Just what qualifies as an affordable home in America these days? Here is a breakdown on what that means and where they are from realtor.com.
What’s affordable for an investment banker might not be for a plumber (although have you seen what plumbers charge?), but of course what each could afford depends on whether he lives in New York City or Akron, OH. And let’s not talk about website editors in Silicon Valley. The point is, affordability is an endlessly complex subject that’s impossible to tackle without access to reams of data and a team of specialists to break it all down.
Oddly enough, we happen to have reams of data at our disposal—specifically, 1.6 million listings for new and existing homes for sale across the country in February—not to mention a team led by our chief economist, Jonathan Smoke. To understand what’s affordable, we imagined an American Everyfamily earning the national median income of $51,801; that’s the middle of the road, with 50% of households earning more and 50% earning less. Then we counted how many of those 1.6 million homes the Everyfamily could purchase, with a 20% down payment and a 30-year, fixed-rate mortgage (at an average rate for the market and no points). To qualify as affordable, a home couldn’t leave the Everyfamily with a monthly payment that exceeded 28% of their income.
What did we learn? It turns out that 54% of our listings in February for existing homes were within the reach of that median-income household.
“So far this year we are hearing from home shoppers that finding a home that meets their needs or budget is the biggest impediment to buying,” said Smoke. “The good news from this data is that more than half of the listings nationwide are by definition affordable. If affordability is a challenge, this tight market favors activity in the heartland, where markets have a high number of affordable homes.”
For the most part, those affordable homes were clustered in inland areas of the eastern half of the United States—in particular Illinois, Michigan, Indiana, and other Midwestern states—as well as pockets of Nevada, Utah, and Wyoming. (We based local market calculations on local market incomes.) In three localities—Guymon, OK; Fort Dodge, IA; and Brookings, SD—every home for sale in February met our standards for affordability. On the flip side, those without deep pockets shouldn’t even bother house hunting in the San Luis Obispo–Paso Robles area, in California’s Central Coast wine territory, where less than 4% of February’s listings were affordable.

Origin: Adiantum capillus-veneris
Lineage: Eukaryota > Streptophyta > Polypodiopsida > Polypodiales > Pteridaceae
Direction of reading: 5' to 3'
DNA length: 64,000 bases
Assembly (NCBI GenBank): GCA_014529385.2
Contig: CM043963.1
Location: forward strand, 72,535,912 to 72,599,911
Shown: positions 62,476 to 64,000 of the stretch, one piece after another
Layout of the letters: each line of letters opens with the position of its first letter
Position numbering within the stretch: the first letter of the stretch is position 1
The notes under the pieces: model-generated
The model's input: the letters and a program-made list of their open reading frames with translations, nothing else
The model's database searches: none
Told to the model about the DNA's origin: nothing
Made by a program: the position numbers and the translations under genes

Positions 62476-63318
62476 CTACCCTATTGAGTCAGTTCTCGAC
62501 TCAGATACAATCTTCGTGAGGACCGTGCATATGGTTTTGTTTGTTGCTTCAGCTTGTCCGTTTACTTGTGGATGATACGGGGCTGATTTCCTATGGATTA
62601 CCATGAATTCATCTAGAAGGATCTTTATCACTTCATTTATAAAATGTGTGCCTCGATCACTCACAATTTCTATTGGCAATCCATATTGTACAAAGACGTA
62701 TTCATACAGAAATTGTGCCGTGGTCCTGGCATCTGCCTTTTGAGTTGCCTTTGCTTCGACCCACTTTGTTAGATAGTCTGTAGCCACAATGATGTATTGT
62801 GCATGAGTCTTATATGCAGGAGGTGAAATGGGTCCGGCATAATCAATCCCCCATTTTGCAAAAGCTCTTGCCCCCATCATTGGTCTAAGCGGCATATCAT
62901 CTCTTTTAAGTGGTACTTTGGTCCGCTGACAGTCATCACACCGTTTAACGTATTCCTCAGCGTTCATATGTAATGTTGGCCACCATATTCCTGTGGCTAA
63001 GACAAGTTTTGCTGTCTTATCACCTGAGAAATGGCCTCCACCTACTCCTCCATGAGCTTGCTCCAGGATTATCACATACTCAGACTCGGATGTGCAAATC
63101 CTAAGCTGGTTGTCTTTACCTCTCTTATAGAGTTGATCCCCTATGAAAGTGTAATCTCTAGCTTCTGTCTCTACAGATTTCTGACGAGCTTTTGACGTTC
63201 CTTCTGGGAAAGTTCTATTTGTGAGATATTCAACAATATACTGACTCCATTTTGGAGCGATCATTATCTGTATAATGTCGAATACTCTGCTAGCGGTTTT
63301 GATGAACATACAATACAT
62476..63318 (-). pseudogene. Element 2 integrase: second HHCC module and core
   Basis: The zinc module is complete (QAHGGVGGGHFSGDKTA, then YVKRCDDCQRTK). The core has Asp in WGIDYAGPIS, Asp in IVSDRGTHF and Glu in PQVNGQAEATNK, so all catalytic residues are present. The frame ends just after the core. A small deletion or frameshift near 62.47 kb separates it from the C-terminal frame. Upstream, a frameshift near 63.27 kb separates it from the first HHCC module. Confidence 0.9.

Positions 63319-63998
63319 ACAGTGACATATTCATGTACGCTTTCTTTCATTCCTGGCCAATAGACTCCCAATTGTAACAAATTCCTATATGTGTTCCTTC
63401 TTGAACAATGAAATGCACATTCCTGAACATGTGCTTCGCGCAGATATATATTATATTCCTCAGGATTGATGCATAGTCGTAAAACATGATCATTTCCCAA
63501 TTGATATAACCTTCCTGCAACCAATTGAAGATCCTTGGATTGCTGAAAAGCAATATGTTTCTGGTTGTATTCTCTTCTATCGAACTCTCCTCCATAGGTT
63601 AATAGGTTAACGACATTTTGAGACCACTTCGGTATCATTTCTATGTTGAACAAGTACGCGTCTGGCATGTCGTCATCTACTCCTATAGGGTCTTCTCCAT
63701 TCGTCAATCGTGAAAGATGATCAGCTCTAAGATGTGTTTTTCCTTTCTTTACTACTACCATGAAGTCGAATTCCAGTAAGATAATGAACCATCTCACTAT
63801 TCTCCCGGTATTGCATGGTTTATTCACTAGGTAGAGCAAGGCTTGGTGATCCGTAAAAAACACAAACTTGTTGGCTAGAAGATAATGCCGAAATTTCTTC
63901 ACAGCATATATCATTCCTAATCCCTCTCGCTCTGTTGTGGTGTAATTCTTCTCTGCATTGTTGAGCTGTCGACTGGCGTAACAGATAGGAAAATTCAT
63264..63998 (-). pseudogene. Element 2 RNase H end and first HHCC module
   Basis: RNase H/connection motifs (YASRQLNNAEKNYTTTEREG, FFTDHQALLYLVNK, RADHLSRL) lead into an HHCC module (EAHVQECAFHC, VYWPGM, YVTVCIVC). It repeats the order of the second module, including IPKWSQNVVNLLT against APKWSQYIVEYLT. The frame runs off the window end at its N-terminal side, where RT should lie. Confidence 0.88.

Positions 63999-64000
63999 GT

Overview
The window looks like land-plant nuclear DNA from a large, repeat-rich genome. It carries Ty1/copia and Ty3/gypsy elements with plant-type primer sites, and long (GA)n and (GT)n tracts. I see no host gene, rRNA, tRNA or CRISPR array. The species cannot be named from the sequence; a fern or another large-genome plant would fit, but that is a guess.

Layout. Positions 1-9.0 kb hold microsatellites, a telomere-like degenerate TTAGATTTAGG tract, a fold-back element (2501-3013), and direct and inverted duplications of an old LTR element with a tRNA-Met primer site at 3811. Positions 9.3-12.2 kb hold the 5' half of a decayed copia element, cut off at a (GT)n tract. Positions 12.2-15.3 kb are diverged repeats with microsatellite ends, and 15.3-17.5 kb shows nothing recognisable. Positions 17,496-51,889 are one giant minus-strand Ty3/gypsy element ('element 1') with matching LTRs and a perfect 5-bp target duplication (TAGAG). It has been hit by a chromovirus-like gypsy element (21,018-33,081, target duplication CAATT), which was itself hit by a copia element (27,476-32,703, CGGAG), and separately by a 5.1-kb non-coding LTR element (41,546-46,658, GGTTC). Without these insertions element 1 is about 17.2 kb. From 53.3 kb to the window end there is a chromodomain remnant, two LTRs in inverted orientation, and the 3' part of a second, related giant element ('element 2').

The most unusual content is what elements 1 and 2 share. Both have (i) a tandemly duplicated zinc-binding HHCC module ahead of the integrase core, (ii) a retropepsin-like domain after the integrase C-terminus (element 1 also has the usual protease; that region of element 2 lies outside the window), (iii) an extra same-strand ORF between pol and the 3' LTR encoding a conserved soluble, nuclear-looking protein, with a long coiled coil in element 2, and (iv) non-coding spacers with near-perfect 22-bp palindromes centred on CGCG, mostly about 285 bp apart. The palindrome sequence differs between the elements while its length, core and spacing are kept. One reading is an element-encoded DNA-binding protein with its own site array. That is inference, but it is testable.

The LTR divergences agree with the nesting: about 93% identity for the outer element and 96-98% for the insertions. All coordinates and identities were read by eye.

Looking at the map above, you may see some light-blue patches surrounded by orange. Could these be oases of possibility where you could buy a home and still commute to your job in a higher-priced area? Well, not unless you enjoy epic commutes. The geographical units that we use (the government calls them Core Based Statistical Areas, or CBSAs) are defined by clusters where people live and work. People don’t tend to live in one cluster and work in another. Even on the East Coast, with its smaller CBSAs, the commute would be prohibitively long.
If your budget is limited, don’t set your heart on a newly built home. In February, our site had more than 7,700 actively selling new-home communities across the U.S., with almost 57,000 inventory homes available for sale. But by the same standards as above, only 21% of those new homes were affordable.
The bright spots for new-home markets were Fairmont, WV; Kennewick–Richland, WA; Saint Marys, GA; Santa Fe, NM; Spartanburg and Sumter, SC; Walla Walla, WA; and Whitewater–Elkhorn, WI. While we’re not really sure why all these markets stand out—we’ll follow up on that later—in Santa Fe, not typically a highly affordable community, builders are focused on creating affordable housing as well as targeting millennial buyers.
Affordability was measured at both the national and local market level where sufficient inventory data existed. For existing homes, the analysis extends to 915 metropolitan areas.
So if you want the best range of choices in affordable homes, head for the hills—or the plains.
Published by Cicely Wedgeworth on realtor.com.